Samuel Coleridge-Taylor was an acclaimed British conductor and composer. The son of an Englishwoman and a man from Sierra Leone, he showed great musical talent as a child; he learned violin and piano from his father and started singing in a church choir when he was only ten years old. At fifteen, he entered the Royal College of Music in London (Gustav Holst and Ralph Vaughan Williams were friends and fellow students).
Coleridge-Taylor’s fame rests largely on Hiawatha’s Wedding Feast, a choral cantata that he wrote in 1898 and later joined with two other cantatas into The Song of Hiawatha, op. 30. Hiawatha’s Wedding Feast was premiered at the Royal College of Music in 1898 and was an instant sensation; the English composer Hubert Parry called the performance “one of the most remarkable events in modern English musical history.” But Coleridge-Taylor produced many other works besides this. He wrote nearly 100 compositions in his short life—he died at age 37 of pneumonia, brought on in part by overwork—and his output includes an opera, a symphony, a violin concerto, orchestral suites, theatre scores, chamber music, and many extraordinary songs.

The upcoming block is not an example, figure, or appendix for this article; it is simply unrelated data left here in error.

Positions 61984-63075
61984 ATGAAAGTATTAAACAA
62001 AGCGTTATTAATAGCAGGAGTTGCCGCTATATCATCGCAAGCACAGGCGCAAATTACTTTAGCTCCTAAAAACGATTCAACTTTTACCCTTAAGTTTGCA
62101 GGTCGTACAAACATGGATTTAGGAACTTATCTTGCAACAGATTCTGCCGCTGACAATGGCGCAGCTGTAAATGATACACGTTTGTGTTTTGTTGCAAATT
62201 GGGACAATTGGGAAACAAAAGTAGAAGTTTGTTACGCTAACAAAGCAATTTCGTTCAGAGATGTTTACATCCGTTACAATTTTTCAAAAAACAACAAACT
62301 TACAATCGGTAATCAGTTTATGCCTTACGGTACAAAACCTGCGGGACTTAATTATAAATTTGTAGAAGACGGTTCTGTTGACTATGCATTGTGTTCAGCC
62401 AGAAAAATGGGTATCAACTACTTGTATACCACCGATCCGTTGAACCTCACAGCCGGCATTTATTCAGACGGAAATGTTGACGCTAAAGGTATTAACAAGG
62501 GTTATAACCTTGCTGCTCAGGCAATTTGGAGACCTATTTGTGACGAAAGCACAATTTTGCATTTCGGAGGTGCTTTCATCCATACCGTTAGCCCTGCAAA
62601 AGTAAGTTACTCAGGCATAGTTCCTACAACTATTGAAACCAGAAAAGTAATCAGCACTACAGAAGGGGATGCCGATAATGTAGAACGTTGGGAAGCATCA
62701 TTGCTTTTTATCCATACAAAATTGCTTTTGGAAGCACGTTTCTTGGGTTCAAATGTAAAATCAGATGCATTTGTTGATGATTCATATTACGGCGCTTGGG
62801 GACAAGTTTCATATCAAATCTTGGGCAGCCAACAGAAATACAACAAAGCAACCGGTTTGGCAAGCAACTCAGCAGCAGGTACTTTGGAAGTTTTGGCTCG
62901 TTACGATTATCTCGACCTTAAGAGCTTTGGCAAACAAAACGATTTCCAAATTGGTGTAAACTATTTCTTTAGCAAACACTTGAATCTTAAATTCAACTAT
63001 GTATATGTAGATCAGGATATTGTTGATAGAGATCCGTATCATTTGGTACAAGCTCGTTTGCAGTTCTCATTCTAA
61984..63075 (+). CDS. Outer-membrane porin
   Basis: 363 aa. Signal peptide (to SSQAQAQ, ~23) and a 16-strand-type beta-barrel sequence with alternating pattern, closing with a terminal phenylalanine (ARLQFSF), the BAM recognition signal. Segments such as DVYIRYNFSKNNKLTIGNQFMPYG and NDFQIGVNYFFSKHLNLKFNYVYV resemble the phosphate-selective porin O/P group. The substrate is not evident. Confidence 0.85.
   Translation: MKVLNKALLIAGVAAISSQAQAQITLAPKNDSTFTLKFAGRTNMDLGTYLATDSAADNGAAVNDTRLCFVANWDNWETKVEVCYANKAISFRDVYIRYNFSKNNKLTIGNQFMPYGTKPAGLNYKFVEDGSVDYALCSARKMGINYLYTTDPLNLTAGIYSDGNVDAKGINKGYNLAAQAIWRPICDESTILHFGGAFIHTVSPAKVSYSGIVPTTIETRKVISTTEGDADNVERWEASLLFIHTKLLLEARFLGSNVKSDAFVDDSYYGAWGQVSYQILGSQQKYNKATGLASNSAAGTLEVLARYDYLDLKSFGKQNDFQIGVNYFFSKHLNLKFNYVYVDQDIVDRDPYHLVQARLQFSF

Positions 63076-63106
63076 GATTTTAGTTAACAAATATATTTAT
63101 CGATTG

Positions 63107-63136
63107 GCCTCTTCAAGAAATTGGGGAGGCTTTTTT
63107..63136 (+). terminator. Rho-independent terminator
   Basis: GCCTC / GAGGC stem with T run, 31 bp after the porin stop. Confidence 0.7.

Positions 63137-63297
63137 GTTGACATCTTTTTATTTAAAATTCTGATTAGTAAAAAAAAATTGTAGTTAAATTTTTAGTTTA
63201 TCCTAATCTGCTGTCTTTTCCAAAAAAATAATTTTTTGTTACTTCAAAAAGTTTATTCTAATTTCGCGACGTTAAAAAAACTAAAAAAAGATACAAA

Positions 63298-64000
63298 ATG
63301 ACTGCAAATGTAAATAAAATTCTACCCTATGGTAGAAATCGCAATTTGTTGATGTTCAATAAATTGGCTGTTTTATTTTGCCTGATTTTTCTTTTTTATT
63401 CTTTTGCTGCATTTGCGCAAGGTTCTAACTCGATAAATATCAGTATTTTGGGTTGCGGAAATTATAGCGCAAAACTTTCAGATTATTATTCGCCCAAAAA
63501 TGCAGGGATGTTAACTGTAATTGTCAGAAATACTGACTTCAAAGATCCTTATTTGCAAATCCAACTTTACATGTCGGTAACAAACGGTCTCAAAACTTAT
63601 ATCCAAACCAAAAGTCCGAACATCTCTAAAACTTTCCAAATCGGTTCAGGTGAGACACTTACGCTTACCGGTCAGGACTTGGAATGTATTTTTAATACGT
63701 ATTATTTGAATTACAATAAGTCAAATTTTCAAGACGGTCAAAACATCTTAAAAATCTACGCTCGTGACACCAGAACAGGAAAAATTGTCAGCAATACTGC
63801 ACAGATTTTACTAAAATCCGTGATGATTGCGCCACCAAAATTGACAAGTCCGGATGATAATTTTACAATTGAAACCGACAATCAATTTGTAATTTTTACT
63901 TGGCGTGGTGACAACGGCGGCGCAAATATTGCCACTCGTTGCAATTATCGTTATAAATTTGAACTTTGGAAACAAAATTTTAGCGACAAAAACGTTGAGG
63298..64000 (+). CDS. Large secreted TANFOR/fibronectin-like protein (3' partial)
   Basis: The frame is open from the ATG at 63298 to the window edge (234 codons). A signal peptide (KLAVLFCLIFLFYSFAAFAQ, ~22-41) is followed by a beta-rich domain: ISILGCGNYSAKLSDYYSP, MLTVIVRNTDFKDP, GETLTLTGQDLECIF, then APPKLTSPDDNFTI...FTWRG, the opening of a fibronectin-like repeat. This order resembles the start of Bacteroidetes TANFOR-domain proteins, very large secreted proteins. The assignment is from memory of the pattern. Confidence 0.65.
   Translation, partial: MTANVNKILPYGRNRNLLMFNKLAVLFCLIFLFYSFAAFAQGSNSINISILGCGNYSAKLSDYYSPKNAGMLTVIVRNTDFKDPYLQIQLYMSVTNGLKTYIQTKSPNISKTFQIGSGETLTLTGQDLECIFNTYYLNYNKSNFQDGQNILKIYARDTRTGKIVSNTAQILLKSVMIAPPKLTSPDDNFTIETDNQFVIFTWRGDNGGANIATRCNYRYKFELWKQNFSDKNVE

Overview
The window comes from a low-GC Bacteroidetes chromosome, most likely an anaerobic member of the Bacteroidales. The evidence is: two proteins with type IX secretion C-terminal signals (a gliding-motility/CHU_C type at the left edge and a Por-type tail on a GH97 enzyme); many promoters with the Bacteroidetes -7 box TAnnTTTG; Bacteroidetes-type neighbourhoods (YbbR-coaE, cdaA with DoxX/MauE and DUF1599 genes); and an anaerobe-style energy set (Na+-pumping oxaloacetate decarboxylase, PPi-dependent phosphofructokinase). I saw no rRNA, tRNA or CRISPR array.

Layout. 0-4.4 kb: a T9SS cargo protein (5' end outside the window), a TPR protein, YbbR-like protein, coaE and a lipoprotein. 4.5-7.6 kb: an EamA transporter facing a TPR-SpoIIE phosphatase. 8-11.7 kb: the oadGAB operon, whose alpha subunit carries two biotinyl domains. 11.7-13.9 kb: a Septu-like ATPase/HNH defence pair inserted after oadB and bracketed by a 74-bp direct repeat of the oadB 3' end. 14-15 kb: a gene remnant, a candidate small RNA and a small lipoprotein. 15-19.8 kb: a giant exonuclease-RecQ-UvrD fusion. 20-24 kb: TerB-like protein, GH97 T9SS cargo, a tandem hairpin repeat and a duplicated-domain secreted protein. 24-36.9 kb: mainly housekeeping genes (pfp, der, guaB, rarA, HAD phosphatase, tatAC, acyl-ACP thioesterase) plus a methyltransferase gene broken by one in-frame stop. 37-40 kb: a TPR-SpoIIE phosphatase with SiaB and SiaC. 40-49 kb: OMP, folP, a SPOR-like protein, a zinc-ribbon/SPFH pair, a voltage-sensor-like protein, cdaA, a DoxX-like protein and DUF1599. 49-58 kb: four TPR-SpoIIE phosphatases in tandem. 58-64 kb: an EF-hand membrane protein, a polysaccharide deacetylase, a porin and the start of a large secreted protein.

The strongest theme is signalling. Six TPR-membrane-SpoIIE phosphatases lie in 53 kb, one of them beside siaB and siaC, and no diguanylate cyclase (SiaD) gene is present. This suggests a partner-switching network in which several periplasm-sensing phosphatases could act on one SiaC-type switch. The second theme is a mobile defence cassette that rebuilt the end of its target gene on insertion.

Coleridge-Taylor achieved considerable success in his lifetime. He was invited three times to the U.S. to conduct his own works and on one visit was even welcomed at the White House by Teddy Roosevelt. His music, however, fell into obscurity after his death. Recent years have seen renewed interest in his life and work, but more performances and analyses of his music are sorely needed. The same is true of the music by his daughter, Avril Coleridge-Taylor (1903–1998), who was not only a composer but also a soprano, pianist, conductor, and elocutionist—and who will be featured in a future post on this site.
- Self, Geoffrey. The Hiawatha Man: The Life and Work of Samuel Coleridge-Taylor. Aldershot: Ashgate, 1995.
- Thompson, Jewell Taylor. Samuel Coleridge-Taylor: The Development of His Compositional Style. Meuthen, N.J.: Scarecrow Press, 1994.
- Goodall, Howard. “Samuel Coleridge-Taylor.” BBC Radio 4, Great Lives podcast episode. October 21, 2005.
- Heart & Hereafter: Collected Songs of Samuel Coleridge-Taylor. Elizabeth Llewellyn, soprano, and Simon Lepper, piano. Orchid Classics ORC100164, 2021, compact disc.